Your images are rooted in fashion. Do you consider yourself a fashion photographer?
August Sander was a strict photographer but because he captured such interesting elements of life at that moment, now a 100 years later you can’t help but look at the fashion in these photographs. The only difference with me is I have a chance share a fashion experience for a contemporary audience with my photographs. People won’t dress the way we do now and I think they will be able to find inspiration in my images 100 years later, but in a more abstract way. What life must have been like back then!
New York Fashion Week is coming up. There are going to be men and women vying for your attention. Do you ever experience awkward moments when people try to get you to take pictures of them?
I don’t really have people who try to get me to take their picture. I don’t always wear my glasses and I have a hard time seeing. Sometimes when I run into Garance [Doré] on the street, she’ll say, “You look so mean.” It’s because I’m having a hard time seeing. The only awkward moments are when I run into people I’ve photographed in the past and maybe I don’t want to shoot them this time around. It’s usually those people who expect to be photographed and that’s more awkward.
Your blog is one of the few that still highlight non-fashion industry folks. Most street-style blogs today are consumed with editors. What do you make of this focus street-style blogs have taken?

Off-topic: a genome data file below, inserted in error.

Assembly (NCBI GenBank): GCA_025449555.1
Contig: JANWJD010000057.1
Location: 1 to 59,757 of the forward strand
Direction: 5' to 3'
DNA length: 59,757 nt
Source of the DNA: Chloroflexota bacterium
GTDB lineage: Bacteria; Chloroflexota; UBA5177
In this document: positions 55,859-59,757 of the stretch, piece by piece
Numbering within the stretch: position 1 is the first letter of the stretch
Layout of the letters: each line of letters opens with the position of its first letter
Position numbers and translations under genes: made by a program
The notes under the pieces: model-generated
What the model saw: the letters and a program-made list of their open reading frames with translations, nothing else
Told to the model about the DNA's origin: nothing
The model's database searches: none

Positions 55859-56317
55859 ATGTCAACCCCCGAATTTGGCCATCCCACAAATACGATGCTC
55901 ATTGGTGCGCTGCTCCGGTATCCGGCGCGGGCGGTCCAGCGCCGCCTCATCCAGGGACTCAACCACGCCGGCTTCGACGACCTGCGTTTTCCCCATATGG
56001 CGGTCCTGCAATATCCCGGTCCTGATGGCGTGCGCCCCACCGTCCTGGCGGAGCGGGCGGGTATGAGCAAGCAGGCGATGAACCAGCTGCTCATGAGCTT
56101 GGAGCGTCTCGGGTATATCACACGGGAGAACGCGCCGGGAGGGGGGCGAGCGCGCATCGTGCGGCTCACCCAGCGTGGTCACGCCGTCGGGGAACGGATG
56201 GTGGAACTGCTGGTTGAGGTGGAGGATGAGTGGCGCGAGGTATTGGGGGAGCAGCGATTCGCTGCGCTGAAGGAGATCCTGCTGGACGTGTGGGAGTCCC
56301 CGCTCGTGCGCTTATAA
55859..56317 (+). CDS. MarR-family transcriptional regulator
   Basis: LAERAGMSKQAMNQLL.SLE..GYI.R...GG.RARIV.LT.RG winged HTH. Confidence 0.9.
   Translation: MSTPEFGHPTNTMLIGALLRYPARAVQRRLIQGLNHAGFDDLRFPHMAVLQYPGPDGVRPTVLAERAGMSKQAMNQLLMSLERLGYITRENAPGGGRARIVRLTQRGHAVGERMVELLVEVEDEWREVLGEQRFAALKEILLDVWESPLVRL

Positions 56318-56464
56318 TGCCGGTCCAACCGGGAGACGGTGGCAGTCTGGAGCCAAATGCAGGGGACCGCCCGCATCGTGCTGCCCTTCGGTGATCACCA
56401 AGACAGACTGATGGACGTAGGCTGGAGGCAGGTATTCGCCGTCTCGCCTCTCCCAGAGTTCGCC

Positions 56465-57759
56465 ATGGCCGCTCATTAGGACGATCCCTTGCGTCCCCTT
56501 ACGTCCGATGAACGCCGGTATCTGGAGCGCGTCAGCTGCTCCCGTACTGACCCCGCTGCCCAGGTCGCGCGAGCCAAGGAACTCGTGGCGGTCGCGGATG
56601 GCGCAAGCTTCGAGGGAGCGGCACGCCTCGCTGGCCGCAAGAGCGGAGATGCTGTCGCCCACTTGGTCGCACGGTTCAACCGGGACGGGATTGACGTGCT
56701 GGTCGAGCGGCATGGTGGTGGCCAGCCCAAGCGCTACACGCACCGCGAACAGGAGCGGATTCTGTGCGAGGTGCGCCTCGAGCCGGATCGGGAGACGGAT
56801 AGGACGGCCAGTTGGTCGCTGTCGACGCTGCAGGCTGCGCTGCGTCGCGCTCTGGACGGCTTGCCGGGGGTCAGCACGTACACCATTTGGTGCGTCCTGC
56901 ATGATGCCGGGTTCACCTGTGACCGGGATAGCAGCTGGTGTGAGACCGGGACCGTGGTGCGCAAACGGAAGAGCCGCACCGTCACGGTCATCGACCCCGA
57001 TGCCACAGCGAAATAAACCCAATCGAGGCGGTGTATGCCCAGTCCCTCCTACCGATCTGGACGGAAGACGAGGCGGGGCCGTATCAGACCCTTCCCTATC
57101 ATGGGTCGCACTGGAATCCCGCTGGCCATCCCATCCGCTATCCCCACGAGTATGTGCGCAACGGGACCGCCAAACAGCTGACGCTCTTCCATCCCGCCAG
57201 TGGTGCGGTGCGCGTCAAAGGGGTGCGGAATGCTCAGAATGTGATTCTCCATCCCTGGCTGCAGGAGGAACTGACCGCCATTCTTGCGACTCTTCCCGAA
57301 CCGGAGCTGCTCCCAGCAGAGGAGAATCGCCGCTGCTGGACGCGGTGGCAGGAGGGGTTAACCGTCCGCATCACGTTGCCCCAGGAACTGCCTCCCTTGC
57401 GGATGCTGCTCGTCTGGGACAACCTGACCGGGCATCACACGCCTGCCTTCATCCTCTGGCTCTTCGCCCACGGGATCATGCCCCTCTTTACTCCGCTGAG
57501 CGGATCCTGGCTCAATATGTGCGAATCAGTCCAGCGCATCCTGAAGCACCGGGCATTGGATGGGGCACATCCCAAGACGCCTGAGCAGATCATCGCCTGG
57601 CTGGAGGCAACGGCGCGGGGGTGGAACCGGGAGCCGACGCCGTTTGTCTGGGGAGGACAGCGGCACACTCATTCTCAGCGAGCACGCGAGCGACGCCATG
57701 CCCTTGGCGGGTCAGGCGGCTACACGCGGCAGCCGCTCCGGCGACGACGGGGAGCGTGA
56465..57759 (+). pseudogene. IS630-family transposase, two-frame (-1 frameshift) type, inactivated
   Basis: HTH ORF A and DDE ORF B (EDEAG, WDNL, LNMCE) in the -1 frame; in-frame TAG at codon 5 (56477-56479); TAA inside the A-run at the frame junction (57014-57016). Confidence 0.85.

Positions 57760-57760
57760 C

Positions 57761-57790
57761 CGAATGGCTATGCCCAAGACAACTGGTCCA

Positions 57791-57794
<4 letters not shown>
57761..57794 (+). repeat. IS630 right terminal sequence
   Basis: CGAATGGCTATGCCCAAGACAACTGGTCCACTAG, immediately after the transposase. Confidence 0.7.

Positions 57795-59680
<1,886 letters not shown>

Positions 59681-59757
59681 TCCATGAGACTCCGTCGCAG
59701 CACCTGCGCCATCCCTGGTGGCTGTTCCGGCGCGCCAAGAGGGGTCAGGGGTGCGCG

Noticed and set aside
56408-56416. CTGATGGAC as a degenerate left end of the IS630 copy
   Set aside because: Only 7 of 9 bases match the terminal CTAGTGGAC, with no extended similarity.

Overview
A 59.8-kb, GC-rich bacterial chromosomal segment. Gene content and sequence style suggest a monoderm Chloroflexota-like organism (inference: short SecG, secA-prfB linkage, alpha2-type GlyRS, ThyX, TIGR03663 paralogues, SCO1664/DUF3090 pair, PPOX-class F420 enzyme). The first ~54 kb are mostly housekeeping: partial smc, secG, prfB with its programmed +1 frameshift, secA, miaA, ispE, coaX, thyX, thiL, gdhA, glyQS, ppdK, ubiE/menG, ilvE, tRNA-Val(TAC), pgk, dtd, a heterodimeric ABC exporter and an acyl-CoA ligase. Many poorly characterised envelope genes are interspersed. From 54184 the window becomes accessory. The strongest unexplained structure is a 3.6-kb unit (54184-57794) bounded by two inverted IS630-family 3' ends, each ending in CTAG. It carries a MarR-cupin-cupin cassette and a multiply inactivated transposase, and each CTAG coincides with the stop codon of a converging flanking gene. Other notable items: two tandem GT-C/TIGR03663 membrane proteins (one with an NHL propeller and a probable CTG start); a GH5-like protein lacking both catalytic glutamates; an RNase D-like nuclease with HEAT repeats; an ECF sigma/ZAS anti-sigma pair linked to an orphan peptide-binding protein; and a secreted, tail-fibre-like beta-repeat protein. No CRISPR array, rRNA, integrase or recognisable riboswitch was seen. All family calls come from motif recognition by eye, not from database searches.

I think it’s just laziness. I have been doing fashion for a long time before the blog. I love going to see the shows and I do think the editors can be interesting, but that’s just a part of the blog. In an odd way it’s about the person, but it’s about my abstract romantic ideas of that person. I never mention their name or what they do. For me it’s much more abstract. It’s completely out of my control that a lot of these editors, like Anna Dello Russo, ended up becoming individual stars. I understand why people look up to them, but I always got much more out of it when they were just an idea. I do love going out and shooting real people on the street. That’s an area I’ve been pushing myself to more. If you look at the last couple of weeks of the blog, you really see some great New York moments. I know that’s my point of differentiation in this world. I think the way Garance and I have evolved is we go to Paris for Fashion Week, but we are not obsessed by the shows. We might check out a different neighborhood or go to a store. We try to create it as if we are going on a trip to Paris to see shows, but there are other things to do too. That keeps me from being too excited about seeing any particular person.
Do the hordes of photographers at the shows make your job harder?
It makes it harder in the sense that it takes away from the specialness and the romance. If I saw Anna Dello Russo in a particular way, I was very careful to shoot her as I saw her in the right light and create a mood. Once she’s taken off as a star, all the lazy bloggers want to just take a picture of her. It’s doesn’t matter if it’s a good picture, they just want to report what she is wearing. We end up with a million bad pictures of her. It kills the romance, ya know? What I’ve done is continue to not just look at the front row but also the behind scene people, the fourth row and the fashion fans. I also enjoy shooting other photographers. There’s something I love about the physicality of taking pictures. It looks beautiful.